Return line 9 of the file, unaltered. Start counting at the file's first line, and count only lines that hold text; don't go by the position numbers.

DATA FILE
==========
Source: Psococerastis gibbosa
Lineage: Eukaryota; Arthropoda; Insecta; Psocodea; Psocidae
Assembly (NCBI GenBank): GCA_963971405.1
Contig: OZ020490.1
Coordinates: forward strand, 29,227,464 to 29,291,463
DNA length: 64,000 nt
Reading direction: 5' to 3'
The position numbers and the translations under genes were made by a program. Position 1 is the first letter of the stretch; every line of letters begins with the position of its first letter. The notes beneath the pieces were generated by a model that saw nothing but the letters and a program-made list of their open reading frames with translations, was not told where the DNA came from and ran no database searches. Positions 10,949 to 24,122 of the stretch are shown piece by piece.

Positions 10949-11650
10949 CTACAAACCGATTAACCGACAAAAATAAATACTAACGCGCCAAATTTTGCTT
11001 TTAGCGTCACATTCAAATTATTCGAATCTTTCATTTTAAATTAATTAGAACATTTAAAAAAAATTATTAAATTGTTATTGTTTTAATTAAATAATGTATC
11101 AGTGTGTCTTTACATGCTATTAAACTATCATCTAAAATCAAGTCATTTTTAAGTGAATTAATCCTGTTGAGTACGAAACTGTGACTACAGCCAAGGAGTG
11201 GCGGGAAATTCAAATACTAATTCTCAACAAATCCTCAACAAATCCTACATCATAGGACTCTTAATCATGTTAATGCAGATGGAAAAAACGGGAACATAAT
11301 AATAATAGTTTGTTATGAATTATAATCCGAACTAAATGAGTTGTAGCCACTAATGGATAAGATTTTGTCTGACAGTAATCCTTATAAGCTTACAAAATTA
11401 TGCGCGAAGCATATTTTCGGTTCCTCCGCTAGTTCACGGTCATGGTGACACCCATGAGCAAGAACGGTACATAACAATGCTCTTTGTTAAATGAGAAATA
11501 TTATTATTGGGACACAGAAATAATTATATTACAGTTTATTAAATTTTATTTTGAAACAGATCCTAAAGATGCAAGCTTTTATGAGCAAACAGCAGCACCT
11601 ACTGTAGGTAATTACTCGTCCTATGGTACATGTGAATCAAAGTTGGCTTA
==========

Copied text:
Positions 10949-11650